We have all been reading the news about disappointing literacy rates in California, which have been exacerbated by the pandemic and online learning. Last month, State Superintendent of Public Instruction Tony Thurmond announced a plan to improve literacy rates aimed at having all third graders in the state at reading level by 2026.
While this issue has made the news, it isn’t new. In fact, low literacy rates have been persistent and prevalent for decades, especially for students from low-income communities and students of color. Policymakers often exclusively focus on reading when addressing literacy gaps. However, research shows that writing skills help students become better readers and ultimately understand all subjects better.
On a national policy level, the critical importance of writing was underscored with the adoption of Common Core standards in 2010, which emphasize how writing must be taught and addressed across every subject area. Despite the focus on writing in the state standards, results from the National Assessment of Educational Progress (NAEP) in 2011 found that nationwide, only 27% of high school seniors and 10% of Black and Hispanic students are proficient in writing. In 2016, a national survey found that half of teachers felt that they did not have sufficient professional development to successfully implement the current writing standards. We know a focus on effective writing instruction is essential to any effort to improve literacy rates.
Whereas reading is knowledge, writing is agency, power and influence.
Writing not only helps students master new material, but it also serves as a tool for self-expression, reflection and community building. Writing can create new worlds and bring imagination to life. In a society that has historically devalued the voices of young people of color, writing empowers them to tell their own stories, succeed in school and career, engage in our national dialogue and become leaders in a global information economy. Writing skills are essential to building a just, equitable and democratic society where every voice matters.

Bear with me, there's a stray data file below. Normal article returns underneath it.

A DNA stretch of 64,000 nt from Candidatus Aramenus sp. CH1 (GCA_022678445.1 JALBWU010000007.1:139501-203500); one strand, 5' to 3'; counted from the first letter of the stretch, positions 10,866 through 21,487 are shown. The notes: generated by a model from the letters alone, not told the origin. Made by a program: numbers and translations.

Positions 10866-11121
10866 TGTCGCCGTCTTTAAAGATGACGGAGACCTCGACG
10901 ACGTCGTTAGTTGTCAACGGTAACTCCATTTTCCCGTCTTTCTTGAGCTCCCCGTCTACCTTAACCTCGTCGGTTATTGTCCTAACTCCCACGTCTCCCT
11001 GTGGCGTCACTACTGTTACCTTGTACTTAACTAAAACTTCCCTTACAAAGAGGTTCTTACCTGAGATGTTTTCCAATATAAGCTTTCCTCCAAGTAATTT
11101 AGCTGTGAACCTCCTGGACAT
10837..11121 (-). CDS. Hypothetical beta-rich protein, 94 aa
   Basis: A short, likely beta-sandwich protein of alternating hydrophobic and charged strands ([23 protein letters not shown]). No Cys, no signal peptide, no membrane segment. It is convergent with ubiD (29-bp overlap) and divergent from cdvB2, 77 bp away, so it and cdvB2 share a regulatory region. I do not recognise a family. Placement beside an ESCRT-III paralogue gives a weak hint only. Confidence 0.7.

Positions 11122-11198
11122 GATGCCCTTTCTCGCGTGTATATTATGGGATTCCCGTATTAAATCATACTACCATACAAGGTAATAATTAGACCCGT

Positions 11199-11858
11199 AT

In our research report, The Truth About Writing in America, we interviewed 19 experts in literacy education, including leading researchers, educators and writers, on the current state of writing education — its benefits as well as challenges. While the field has moved forward in some ways, many of the challenges remain. And while the data is daunting, we know that our students are capable of achieving so much more with the right support.
Let’s bring writing instruction front and center. From our conversations with the expert panel, we put forward four recommendations that policymakers and practitioners can follow to strengthen writing education:
- Redefine the classroom: Encourage and support students to continue writing anywhere, anytime, and on anything, and with any platform.
- Reunite reading and writing: Make the relationship between reading and writing explicit through discussion, examples and publishing student work. And start early.
- Identify teachers as writers: Establish communities of practice for teachers to learn, share and grow as writers.
- Level the playing field. Invest in responsive writing programming that meets the needs of students from low-income communities, students of color and English Learners.
As Hattie Bellino, a former 826 Valencia student, says, “My voice is important because my perspective and experiences have the power to shift my reality and my community’s reality towards equity.”
It is time to improve literacy WRITE NOW.
Bita Nazarian and Jaime Balboa are the executive directors of 826 Valencia and 826LA, nonprofit organizations dedicated to supporting under-resourced students ages 6 to 18 with their creative and expository writing skills and to helping teachers inspire their students to write. Laura Brief is the CEO of 826 National.
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